What impact has the Internet had on your business?
My business started many years ago with a one-page website and a paypal button, so it's safe to say that without the Internet I wouldn't HAVE a business! With the explosion of indie designers offering down-loadable patterns in the past few years, it's hard to believe that when I first started my website the whole idea of getting patterns on the Internet was a novelty - my patterns were Word documents that I emailed out. I was a pioneer, lol!
Do you use a Tech Editor?
Absolutely! A good tech editor is an essential for any designer who is serious about her work. Sure, I'm confident in my work, but there's no question that a skilled TE can take even a brilliant pattern and make it better.
How do you maintain your life/work balance?
See above, about shutting the virtual door ;) Honestly, this is something I will struggle with until the day I close my eyes for the last time. Especially now, that I'm balancing life with four active boys (and all the accompanying sports!), design work, and school; finding the balance is so critical. I start and end every day in prayer, and keep a really detailed schedule in between! Practically speaking, my google calendar rules my life. Each member of my family has their own calendar, and e-v-e-r-y-t-h-i-n-g gets put into the calendars. You can be sure that I schedule in "me time" and "us time" for the hubster and I; because if that relationship isn't focused and centered, then nothing else is going to be, either!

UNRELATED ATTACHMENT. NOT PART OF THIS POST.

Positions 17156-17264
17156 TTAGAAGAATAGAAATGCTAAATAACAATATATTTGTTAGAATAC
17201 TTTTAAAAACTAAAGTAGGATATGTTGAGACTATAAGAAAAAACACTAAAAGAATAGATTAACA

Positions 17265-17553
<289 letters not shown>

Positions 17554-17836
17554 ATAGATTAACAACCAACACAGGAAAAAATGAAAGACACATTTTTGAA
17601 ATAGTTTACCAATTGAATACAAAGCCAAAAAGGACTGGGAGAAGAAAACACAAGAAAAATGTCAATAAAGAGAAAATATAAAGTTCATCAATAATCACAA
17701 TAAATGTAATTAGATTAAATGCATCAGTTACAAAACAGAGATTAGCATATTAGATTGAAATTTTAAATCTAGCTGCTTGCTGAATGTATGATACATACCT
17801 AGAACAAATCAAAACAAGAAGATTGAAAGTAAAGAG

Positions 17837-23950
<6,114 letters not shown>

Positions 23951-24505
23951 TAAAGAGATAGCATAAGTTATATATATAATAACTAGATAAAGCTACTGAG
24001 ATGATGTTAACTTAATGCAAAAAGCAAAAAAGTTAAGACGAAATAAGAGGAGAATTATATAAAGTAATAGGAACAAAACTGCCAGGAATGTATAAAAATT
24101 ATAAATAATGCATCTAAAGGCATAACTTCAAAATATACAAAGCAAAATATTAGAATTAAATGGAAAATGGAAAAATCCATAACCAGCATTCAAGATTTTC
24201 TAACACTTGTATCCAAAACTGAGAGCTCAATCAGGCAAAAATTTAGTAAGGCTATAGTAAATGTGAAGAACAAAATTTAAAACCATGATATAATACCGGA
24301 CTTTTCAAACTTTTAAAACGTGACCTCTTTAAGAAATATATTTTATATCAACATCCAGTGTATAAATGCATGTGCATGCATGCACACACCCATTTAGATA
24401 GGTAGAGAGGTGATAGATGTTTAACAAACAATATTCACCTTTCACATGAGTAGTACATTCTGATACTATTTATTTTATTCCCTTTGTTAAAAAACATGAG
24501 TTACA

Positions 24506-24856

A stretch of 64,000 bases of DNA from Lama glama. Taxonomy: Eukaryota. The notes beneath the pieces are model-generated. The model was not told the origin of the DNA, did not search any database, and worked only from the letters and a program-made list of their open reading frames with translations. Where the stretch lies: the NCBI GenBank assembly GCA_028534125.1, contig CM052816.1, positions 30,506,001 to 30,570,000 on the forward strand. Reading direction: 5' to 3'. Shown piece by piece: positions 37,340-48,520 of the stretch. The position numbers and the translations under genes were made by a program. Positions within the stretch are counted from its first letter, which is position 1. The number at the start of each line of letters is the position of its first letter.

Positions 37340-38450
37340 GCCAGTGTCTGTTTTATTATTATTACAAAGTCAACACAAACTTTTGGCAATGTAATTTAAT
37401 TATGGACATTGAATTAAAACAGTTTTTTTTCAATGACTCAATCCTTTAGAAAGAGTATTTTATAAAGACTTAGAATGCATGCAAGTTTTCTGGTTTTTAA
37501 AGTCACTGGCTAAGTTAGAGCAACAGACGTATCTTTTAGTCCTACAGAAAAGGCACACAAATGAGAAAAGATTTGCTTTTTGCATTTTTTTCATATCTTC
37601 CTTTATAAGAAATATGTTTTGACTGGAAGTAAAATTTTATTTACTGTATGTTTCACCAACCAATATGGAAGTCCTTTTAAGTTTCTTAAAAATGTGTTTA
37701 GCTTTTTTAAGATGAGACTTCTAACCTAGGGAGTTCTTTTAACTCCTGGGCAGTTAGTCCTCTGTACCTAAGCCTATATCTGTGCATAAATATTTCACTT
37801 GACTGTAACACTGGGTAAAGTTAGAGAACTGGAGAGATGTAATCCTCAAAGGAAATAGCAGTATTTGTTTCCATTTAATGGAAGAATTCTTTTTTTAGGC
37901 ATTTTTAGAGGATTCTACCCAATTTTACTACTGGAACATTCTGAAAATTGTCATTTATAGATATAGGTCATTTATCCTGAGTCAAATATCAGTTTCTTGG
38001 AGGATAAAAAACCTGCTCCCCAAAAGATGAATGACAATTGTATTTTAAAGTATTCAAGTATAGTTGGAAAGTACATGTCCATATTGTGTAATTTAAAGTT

How do you deal with criticism?
Ideally? I take the constructive parts and let them teach me something, and leave the rest. Realistically? I take the constructive parts, and get my feelings hurt by the rest. I've gotten better at letting go of the hurt feelings quickly without letting them bruise my ego long-term, though, so that's progress!
How long did it take for you to be able to support yourself?
Who said anything about supporting myself?! I'm fortunate enough in this season of my life to have a partner who supports our family, which allows me to focus on the more fulfilling parts of my work rather than looking just at financials. Now, my work does contribute significantly to our household, and it enables us to have many experiences we otherwise wouldn't be able to budget, but anyone looking at knitwear design as a way to support themselves is in for a (sadly) rude awakening.
What advice would you give someone who wants to pursue a career in knitting?
Find _Your_ Voice. Never stop learning your craft. Find a mentor you trust. And don't take yourself too seriously; knitting is supposed to be fun!